Baseball and Statistics

After reading chapter three of The Signal and the Noise and without much mention of it on here yet I felt like this was a good opportunity to dive in.  The relationship between statistics and sports let alone statistics and baseball is by no means nothing new. Statistics have been meticulously recorded in baseball for well over 100 years. As Silver mentions in chapter 3, the highly ordered format of mostly independent events has made baseball a haven for large data sets. However, the immense amount of unforeseen variables whether it be day to day events like a player nursing a hangover or long term injuries, a lot of challenges present themselves in predicting both future player and team success. I find it interesting how much baseball and biology can have in common when it comes to data.

In both biology and sports the way we analyze data can alter the conclusions we make. The interesting dynamic with statistics in baseball is the full circle effect that has become more prevalent over recent years. With increased popularity in fantasy sports, interest in baseball statistics has only grown and changed the way people watch baseball. As a billion dollar industry and with pressure to win, many organizations have turned to the statistics and advanced “sabermetrics” as not only a predictor of future prospect success but as a key role in game strategy.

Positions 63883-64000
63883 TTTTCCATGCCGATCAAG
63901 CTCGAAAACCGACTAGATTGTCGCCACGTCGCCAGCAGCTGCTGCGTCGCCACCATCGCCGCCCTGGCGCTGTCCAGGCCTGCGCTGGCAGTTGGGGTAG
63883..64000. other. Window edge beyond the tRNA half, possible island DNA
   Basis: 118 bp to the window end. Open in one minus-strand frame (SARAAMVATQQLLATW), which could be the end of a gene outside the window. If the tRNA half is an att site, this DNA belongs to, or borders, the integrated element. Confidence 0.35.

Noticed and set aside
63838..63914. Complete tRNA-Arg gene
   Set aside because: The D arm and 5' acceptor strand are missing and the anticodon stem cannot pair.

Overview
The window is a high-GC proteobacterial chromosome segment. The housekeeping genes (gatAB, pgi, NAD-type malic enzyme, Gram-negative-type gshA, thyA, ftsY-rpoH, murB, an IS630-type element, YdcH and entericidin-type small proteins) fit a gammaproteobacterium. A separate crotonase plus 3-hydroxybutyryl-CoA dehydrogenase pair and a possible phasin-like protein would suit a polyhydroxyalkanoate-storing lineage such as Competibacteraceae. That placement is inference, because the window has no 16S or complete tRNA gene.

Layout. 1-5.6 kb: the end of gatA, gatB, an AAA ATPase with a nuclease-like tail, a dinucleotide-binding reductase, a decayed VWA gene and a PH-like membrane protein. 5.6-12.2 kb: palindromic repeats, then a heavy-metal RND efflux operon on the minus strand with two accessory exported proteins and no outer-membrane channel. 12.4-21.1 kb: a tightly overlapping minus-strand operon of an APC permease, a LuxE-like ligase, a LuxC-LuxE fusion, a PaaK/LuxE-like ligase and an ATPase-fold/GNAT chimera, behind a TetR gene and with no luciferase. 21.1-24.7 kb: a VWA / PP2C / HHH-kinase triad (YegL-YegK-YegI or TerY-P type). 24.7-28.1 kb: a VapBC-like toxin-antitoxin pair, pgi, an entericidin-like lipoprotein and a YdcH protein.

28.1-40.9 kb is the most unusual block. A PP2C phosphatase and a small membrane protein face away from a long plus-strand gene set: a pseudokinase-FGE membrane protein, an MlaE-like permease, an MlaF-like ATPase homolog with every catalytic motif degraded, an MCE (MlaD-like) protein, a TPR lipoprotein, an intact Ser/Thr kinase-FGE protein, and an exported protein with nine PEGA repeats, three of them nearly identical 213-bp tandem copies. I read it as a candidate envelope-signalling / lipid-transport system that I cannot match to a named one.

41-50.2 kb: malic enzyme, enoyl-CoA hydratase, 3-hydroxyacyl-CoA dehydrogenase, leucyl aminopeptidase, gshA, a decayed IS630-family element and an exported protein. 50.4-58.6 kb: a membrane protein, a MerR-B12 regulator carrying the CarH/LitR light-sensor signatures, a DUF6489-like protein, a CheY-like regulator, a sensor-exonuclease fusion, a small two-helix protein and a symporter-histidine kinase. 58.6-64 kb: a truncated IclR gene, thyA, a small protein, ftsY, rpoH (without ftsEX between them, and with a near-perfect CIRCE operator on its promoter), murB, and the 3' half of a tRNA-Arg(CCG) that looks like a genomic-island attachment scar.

A huge change in defensive strategy has been adopted by most of the MLB as recently as the last couple of years due to a suggestion from a sabermetrics study.  Almost all teams have implemented the defensive shift as a regular approach, a strategy that was historically only used on rare occasions. There were 2,357 total shifts in 2012 and 8,134 in 2013 according to the MLB. I am interested to see further data on what effect the strategy has had on hitting.

As foolish as it sounds I think there are striking similarities to the cycle of events of some biological processes and baseball when it comes to stats. The statistics of baseball, especially when we talk about the defensive shift almost sounds like it can serve as a useful statistical model in science. For example in a biological setting like reversing climate change or preventing the detrimental effects of environmental contaminants on an amphibian river population.

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One Response to Baseball and Statistics

  1. jebyrnes says:

    I think what interested me the most about this chapter was the meshing of baseball statistics with human judgement. To what extent, even in baseball, are all models wrong – yet useful?

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